• Contact with existing adipose tissue is inductive for adipogenesis in matrigel.

      Kelly, John L; Findlay, Michael W; Knight, Kenneth R; Penington, Anthony; Thompson, Erik W; Messina, Aurora; Morrison, Wayne A; Bernard O'Brien Institute of Microsurgery, Melbourne, Australia. (Mary Ann Liebert Inc, 2006-07)
      The effect of adipose tissue on inductive adipogenesis within Matrigel (BD Biosciences) was assessed by using a murine chamber model containing a vascular pedicle. Three-chamber configurations that varied in the access to an adipose tissue source were used, including sealed- and open-chamber groups that had no access and limited access, respectively, to the surrounding adipose tissue, and a sealed-chamber group in which adipose tissue was placed as an autograft. All groups showed neovascularization, but varied in the amount of adipogenesis seen in direct relation to their access to preexisting adipose tissue: open chambers showed strong adipogenesis, whereas the sealed chambers had little or no adipose tissue; adipogenesis was restored in the autograft chamber group that contained 2- to 5-mg fat autografts. These showed significantly more adipogenesis than the sealed chambers with no autograft ( p < 0.01). Autografts with 1mg of fat were capable of producing adipogenesis but did so less consistently than the larger autografts. These findings have important implications for adipose tissue engineering strategies and for understanding de novo production of adipose tissue.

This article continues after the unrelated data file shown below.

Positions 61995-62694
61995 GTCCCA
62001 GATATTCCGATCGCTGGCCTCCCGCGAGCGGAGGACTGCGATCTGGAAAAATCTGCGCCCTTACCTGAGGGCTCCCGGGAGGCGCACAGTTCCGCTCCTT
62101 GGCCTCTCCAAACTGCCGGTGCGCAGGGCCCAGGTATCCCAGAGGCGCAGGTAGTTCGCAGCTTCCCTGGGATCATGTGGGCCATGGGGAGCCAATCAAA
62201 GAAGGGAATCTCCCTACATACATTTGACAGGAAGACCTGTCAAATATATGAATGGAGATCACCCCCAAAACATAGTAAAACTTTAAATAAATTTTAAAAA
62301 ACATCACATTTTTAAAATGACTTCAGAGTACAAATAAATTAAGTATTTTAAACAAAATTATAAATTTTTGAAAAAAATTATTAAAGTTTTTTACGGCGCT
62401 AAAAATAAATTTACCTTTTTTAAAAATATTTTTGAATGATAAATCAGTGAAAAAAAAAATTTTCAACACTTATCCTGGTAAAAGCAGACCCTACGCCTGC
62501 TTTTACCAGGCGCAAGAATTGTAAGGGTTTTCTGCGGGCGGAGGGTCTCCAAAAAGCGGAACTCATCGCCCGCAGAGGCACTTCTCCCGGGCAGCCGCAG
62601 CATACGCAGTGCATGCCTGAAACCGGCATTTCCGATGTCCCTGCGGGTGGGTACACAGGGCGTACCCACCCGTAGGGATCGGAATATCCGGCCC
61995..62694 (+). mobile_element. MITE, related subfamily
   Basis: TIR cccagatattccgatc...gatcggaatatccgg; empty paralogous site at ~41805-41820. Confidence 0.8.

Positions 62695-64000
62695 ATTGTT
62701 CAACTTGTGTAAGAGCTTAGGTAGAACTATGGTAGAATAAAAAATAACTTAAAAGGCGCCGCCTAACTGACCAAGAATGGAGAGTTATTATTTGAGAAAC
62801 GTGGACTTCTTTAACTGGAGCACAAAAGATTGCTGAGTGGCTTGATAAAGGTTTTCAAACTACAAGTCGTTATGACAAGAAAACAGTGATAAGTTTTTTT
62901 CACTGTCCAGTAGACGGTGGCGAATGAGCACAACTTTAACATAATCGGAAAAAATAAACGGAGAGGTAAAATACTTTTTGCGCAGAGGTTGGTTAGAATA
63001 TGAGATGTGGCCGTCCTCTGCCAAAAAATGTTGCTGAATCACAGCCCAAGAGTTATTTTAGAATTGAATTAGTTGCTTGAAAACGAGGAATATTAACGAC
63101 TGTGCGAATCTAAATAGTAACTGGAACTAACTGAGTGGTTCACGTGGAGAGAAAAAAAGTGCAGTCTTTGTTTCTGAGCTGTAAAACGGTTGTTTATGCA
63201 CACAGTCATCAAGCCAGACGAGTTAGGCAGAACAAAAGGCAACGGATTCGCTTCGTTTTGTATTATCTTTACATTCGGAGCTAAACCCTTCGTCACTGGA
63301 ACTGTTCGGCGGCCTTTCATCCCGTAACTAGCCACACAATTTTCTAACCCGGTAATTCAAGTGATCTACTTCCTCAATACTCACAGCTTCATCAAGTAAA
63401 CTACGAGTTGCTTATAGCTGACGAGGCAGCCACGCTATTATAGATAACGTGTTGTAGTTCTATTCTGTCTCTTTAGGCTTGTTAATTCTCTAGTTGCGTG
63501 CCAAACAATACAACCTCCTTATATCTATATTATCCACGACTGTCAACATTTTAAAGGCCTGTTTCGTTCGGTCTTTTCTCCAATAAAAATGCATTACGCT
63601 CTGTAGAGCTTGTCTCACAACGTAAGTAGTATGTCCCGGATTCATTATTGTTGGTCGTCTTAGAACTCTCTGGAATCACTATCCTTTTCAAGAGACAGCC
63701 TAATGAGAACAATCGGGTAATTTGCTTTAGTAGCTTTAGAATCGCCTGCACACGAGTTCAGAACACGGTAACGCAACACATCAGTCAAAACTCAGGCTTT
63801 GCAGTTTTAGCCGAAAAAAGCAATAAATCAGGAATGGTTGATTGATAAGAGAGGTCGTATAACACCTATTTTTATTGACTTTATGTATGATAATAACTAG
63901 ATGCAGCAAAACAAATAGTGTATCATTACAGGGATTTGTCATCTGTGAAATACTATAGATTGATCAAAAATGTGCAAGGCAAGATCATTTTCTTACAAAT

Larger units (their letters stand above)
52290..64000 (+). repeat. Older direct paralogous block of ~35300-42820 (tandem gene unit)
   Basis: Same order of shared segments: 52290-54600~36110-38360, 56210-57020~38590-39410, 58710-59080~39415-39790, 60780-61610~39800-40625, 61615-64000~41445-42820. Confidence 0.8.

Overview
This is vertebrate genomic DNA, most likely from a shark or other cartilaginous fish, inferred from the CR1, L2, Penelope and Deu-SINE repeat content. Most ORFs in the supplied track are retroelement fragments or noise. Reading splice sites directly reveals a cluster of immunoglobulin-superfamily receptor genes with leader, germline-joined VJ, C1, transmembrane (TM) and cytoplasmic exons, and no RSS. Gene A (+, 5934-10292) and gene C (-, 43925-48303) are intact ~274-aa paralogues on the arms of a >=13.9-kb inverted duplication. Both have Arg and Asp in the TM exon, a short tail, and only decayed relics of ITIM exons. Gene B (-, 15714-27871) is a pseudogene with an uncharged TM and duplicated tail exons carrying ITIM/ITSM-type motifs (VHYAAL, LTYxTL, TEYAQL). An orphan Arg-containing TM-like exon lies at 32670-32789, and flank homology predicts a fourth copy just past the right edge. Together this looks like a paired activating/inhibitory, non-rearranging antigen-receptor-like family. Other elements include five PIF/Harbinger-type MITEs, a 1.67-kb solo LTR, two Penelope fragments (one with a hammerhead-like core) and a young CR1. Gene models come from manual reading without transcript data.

• Generation of a vascularized organoid using skeletal muscle as the inductive source.

      Messina, Aurora; Bortolotto, Susan K; Cassell, Oliver C S; Kelly, Jack; Abberton, Keren M; Morrison, Wayne A; Bernard O'Brien Institute of Microsurgery, St. Vincent's Hospital Melbourne, Fitzroy, Victoria, Australia. messinaa@svhm.org.au (2005-09)
      The technology required for creating an in vivo microenvironment and a neovasculature that can grow with and service new tissue is lacking, precluding the possibility of engineering complex three-dimensional organs. We have shown that when an arterio-venous (AV) loop is constructed in vivo in the rat groin, and placed inside a semisealed chamber, an extensive functional vasculature is generated. To test whether this unusually angiogenic environment supports the survival and growth of implanted tissue or cells, we inserted various preparations of rat and human skeletal muscle. We show that after 6 weeks incubation of muscle tissue, the chamber filled with predominantly well-vascularized recipient-derived adipose tissue, but some new donor-derived skeletal muscle and connective tissue were also evident. When primary cultured myoblasts were inserted into the chamber with the AV loop, they converted to mature striated muscle fibers. Furthermore, we identify novel adipogenesis-inducing properties of skeletal muscle. This represents the first report of a specific three-dimensional tissue grown on its own vascular supply.